Scientists have, for only the third time in history, detected another burst of gravitational waves.
They are essentially ripples in the very fabric of space and time itself caused by unimaginably powerful cosmic events.
This latest burst of waves is believed to have originated from the merging of two massive black holes some three billion light years away from Earth.
First predicted by Albert Einstein’s Theory of General Relativity, gravitational waves are essentially a type of shockwave emanating from huge cosmic events.
In much the same way that you can create ripples in water, these huge events actually cause the fabric of space-time to bend and by using powerful lasers we can then actually detect those ripples.
This most recent event was staggeringly powerful. With masses of 31 and 9 times that of our Sun the two black holes collided and formed an even greater one that had a mass of 49 times that of our Sun.
Speaking to the BBC LIGO scientists Michael Landry said: “These are the most powerful astronomical events witnessed by human beings,”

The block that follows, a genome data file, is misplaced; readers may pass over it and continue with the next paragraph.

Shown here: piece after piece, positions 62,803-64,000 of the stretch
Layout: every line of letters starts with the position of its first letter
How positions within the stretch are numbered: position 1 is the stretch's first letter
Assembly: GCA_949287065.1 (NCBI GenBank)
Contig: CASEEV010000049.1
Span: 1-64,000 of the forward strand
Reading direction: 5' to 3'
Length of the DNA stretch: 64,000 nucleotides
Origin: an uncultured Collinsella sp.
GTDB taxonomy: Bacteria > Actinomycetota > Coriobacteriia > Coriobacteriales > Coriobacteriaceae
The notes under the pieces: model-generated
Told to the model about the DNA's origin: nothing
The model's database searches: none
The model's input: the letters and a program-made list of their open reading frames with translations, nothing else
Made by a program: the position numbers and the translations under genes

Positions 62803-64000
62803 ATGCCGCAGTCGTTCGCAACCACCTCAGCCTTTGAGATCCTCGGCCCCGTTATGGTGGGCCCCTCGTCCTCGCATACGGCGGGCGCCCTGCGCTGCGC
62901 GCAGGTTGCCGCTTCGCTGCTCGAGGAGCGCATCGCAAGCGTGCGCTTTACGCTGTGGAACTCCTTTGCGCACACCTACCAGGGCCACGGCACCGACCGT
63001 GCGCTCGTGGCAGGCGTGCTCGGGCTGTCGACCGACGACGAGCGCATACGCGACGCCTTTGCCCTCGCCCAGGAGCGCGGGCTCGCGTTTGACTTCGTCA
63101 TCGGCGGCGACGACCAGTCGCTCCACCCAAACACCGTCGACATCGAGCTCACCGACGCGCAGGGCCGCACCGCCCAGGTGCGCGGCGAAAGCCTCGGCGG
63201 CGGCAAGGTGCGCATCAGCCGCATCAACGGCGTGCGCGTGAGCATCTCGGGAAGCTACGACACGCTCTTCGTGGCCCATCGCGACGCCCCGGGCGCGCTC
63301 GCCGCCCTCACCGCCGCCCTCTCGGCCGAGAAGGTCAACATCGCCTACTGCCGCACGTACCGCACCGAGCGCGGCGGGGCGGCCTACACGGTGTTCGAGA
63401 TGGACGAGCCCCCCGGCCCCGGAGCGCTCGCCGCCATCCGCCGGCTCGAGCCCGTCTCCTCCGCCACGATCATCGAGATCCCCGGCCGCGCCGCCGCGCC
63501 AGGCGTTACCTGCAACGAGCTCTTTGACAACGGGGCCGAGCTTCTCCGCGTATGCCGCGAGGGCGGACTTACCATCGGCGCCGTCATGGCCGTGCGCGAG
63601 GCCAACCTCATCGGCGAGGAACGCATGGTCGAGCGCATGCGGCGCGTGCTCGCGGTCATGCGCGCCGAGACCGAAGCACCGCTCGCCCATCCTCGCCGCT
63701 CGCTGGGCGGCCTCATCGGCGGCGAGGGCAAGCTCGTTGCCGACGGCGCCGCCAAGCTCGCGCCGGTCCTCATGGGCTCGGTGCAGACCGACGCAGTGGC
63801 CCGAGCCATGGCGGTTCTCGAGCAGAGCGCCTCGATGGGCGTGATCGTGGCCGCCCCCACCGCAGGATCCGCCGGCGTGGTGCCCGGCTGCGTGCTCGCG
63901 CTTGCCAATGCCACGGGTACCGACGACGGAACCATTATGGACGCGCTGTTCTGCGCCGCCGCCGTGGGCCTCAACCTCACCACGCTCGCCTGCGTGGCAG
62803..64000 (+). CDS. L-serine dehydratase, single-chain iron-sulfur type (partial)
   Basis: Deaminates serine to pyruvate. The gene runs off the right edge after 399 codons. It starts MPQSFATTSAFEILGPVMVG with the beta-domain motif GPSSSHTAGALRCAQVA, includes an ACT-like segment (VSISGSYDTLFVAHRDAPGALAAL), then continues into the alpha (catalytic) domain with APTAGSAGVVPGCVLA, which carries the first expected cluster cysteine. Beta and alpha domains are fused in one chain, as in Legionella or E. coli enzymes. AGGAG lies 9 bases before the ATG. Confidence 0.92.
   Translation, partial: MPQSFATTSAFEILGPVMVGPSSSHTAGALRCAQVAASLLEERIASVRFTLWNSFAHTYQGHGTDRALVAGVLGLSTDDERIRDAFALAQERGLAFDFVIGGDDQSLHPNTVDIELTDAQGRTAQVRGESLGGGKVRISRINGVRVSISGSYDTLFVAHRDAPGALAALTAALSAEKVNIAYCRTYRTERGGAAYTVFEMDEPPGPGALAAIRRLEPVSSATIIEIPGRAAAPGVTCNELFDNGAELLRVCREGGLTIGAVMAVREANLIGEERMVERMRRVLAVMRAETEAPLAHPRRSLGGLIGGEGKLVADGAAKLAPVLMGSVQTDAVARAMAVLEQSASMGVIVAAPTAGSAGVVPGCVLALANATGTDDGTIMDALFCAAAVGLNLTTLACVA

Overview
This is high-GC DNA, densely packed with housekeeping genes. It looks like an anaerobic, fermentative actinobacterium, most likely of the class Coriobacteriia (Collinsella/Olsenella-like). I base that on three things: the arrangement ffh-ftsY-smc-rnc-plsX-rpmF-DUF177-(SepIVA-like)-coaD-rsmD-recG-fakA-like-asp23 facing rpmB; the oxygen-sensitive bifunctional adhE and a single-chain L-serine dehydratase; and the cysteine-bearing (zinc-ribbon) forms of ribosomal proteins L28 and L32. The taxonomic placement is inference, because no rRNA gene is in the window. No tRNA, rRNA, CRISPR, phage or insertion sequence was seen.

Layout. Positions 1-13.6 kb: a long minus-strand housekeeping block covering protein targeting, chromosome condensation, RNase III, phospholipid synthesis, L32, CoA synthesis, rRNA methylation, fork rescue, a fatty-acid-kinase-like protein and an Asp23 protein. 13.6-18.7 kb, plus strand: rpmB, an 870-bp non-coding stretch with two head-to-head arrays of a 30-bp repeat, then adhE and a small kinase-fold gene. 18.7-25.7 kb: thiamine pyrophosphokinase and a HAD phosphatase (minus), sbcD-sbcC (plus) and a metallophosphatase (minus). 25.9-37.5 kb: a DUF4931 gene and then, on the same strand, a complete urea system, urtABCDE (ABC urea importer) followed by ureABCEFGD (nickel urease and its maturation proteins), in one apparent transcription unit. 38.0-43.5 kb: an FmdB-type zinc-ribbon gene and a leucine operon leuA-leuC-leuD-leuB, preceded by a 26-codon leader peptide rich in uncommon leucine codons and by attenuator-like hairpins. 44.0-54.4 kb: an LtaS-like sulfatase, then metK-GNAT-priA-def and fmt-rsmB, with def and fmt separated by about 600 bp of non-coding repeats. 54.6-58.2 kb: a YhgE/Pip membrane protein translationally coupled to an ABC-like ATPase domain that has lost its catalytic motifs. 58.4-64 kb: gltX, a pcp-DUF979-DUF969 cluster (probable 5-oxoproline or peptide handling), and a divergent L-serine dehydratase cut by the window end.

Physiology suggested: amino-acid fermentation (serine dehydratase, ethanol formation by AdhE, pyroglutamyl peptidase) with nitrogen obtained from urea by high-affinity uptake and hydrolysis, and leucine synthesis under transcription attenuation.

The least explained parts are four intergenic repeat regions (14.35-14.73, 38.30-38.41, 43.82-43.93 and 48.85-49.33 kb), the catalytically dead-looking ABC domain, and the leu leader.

Scientists were able to first detect these waves using the Laser Interferometer Gravitational-Wave Observatory (LIGO), a huge observatory that consists of two 4km tunnels connected in an ‘L’ shape.
They then fire a powerful laser which is then split down the L in two directions. Mirrors are then used to bounce the light back onto a huge detecter.
Gravitational waves then distort the distances of these two beams by an incredibly small amount.
So what’s next for LIGO? While all three events captured are believed to have come from merging black holes, there are other cosmic events powerful enough to cause space-time to bend.
It is these other events that will become a focus, helping broaden our understanding of what causes them and the ramficiations of what happens afterwards.
“While LIGO is uniquely suited to observing these types of events, we hope to see other types of astrophysical events soon, such as the violent collision of two neutron stars.” explained David Reitze of Caltech, executive director of the LIGO Laboratory.
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